Centenary Lecture Theatre, Sandy Bay CampusSummary:
A public lecture on Picasso's relationship to, and subversion of, classical art.
The famed Spanish artist, Pablo Picasso, engaged strongly with Greek and Roman mythology and art. Professor Marconi discusses Picasso’s engagement over the years with Greek and Roman art, including his artistic training in Spain, his early years as a modernist artist in Paris, his “second classical period” of 1917–1925, and his graphic art of the 1930s, such as the Vollard Suite. Despite of the artist’s continuous and explicit references to Greek and Roman art in his paintings and graphic work, only a handful of such references can be found in his sculptures. The strident dissonance in material, form, and subject between Picasso’s sculpture and classical sculpture is often overlooked. In his sculpture, Picasso generally avoided any compromise with the classical tradition, constantly pursuing his modernist agenda. An inescapable conclusion is that it was precisely the artist’s closeness to ancient art that allowed him to drastically subvert tradition and transform sculpture, changing the course of this medium in the twentieth and twenty-first centuries.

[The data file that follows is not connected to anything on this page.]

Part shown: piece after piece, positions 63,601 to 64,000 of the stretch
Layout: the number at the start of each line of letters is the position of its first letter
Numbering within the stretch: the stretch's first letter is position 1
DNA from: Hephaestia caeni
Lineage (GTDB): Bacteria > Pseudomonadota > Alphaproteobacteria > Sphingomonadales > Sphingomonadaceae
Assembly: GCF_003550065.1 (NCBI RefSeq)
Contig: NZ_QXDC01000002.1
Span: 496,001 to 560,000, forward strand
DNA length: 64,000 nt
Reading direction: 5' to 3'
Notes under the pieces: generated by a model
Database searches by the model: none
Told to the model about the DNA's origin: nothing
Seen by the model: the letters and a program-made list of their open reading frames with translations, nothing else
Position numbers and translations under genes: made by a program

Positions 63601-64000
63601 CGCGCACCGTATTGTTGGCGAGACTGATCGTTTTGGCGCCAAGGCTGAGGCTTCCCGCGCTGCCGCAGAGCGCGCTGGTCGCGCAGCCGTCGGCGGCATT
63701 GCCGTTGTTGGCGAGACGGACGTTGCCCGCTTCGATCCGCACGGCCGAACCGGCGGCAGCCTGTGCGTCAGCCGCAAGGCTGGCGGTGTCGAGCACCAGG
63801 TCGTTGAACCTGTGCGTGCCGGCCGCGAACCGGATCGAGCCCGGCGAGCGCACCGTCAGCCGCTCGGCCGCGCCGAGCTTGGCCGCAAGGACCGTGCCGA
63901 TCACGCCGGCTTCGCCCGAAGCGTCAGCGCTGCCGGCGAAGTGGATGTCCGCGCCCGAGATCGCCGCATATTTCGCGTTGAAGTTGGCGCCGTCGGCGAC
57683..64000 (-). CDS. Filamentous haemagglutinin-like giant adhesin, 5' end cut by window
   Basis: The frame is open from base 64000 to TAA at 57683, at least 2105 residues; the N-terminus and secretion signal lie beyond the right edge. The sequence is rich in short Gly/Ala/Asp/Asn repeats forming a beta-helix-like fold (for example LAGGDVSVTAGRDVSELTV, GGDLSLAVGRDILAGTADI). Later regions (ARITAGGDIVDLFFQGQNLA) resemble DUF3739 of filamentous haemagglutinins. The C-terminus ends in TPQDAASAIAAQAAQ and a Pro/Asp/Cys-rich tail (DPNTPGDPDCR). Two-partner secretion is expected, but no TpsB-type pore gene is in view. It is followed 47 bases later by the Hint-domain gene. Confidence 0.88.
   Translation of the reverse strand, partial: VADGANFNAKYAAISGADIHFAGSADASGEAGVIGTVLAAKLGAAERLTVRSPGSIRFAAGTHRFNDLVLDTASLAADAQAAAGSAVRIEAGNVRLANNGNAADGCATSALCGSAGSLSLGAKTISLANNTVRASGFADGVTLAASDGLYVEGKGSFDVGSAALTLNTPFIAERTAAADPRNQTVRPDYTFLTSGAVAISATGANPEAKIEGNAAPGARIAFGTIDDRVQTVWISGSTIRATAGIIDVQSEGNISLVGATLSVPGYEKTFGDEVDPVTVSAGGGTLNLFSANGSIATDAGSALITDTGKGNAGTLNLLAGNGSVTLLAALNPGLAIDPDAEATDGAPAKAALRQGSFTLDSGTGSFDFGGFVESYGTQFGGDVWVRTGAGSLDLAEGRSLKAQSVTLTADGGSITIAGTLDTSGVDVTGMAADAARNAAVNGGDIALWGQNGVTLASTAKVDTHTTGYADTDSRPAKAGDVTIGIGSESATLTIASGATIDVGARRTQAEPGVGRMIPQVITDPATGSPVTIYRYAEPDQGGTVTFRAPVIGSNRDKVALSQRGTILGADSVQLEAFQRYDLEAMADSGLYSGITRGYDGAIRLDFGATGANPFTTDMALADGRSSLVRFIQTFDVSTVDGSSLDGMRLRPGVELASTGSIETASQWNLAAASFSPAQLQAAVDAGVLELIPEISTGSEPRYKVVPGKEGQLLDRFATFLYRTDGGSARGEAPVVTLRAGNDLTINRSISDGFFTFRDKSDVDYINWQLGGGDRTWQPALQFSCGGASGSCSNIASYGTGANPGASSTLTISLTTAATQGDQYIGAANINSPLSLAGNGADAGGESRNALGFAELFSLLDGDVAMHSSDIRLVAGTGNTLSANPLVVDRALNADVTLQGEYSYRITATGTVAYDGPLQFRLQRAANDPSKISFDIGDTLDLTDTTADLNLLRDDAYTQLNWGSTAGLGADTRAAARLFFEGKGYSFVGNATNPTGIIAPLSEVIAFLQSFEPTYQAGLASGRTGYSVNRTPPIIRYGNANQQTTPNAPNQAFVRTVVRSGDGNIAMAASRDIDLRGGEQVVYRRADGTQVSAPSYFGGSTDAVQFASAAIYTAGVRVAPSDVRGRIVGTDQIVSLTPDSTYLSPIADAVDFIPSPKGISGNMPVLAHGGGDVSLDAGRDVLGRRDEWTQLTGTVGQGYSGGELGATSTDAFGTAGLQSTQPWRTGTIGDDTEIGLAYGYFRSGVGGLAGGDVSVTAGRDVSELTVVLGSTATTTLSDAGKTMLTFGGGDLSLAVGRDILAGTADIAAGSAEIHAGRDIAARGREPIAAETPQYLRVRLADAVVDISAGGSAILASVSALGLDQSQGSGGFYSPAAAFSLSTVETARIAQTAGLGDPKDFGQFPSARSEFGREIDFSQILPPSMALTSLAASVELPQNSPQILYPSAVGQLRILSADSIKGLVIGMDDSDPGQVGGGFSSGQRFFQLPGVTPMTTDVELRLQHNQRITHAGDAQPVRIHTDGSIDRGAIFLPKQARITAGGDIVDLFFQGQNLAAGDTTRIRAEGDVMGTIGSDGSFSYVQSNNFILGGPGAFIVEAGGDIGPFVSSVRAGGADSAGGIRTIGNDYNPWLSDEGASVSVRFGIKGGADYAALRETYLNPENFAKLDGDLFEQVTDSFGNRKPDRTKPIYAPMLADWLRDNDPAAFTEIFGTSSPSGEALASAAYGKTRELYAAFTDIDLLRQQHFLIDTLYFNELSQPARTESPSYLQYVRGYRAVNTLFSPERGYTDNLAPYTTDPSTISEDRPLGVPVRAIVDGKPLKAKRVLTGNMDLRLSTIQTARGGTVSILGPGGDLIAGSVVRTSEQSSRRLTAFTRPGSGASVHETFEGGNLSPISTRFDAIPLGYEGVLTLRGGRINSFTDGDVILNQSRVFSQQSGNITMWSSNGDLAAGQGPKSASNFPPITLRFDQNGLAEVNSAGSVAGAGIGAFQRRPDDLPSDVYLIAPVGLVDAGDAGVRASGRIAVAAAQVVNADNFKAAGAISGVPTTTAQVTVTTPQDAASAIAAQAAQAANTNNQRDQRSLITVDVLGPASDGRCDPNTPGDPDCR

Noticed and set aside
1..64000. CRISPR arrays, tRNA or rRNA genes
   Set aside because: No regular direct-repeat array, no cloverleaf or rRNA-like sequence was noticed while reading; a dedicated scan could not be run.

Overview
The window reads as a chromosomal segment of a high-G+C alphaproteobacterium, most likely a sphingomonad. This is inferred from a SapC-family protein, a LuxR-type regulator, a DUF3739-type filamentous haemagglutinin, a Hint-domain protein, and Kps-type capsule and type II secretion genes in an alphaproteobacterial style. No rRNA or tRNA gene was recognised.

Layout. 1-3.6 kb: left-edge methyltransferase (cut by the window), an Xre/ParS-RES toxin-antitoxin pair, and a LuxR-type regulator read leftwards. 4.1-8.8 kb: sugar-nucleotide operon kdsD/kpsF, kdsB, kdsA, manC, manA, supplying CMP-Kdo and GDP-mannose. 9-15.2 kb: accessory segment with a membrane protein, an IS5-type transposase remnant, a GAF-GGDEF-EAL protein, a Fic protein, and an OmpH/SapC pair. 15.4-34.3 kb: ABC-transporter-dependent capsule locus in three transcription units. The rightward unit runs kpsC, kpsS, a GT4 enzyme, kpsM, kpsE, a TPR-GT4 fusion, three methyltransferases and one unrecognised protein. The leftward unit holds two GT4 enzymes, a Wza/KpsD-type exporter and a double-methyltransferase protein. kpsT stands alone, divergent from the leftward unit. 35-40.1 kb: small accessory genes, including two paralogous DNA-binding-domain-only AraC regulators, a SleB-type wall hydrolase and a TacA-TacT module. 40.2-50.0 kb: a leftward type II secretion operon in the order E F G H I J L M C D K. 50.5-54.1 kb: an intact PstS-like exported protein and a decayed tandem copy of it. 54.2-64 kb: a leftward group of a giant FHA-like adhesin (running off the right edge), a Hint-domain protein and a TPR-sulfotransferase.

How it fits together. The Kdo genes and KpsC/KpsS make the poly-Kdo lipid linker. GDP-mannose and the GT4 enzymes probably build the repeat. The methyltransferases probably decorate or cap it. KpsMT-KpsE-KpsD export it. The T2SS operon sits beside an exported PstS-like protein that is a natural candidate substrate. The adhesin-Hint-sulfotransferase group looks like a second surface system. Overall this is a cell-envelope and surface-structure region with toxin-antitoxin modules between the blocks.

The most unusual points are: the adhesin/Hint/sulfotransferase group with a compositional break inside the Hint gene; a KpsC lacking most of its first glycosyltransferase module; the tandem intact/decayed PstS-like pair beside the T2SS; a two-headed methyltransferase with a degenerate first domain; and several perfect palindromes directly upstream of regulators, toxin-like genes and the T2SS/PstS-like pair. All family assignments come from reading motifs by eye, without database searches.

About the Speaker
Professor Clemente Marconi is the James R. McCredie Professor in the History of Greek Art and Archaeology at the Institute of Fine Arts of New York University. Educated at the University of Rome La Sapienza and at the Scuola Normale Superiore in Pisa, his main research interests are ancient Greek and Roman art and archaeology, with a focus on Greek art and architecture of the Archaic and Classical periods. Since 2006, Professor Marconi has directed the Institute of Fine Art–NYU’s excavations on the acropolis of Selinunte in Sicily. Professor Marconi has published extensively on a very wide range of themes relating to Greek and Roman art and architecture.
Proudly sponsored by The University of Tasmania and The Tasmanian Friends of the Australian Archaeological Institute at Athens.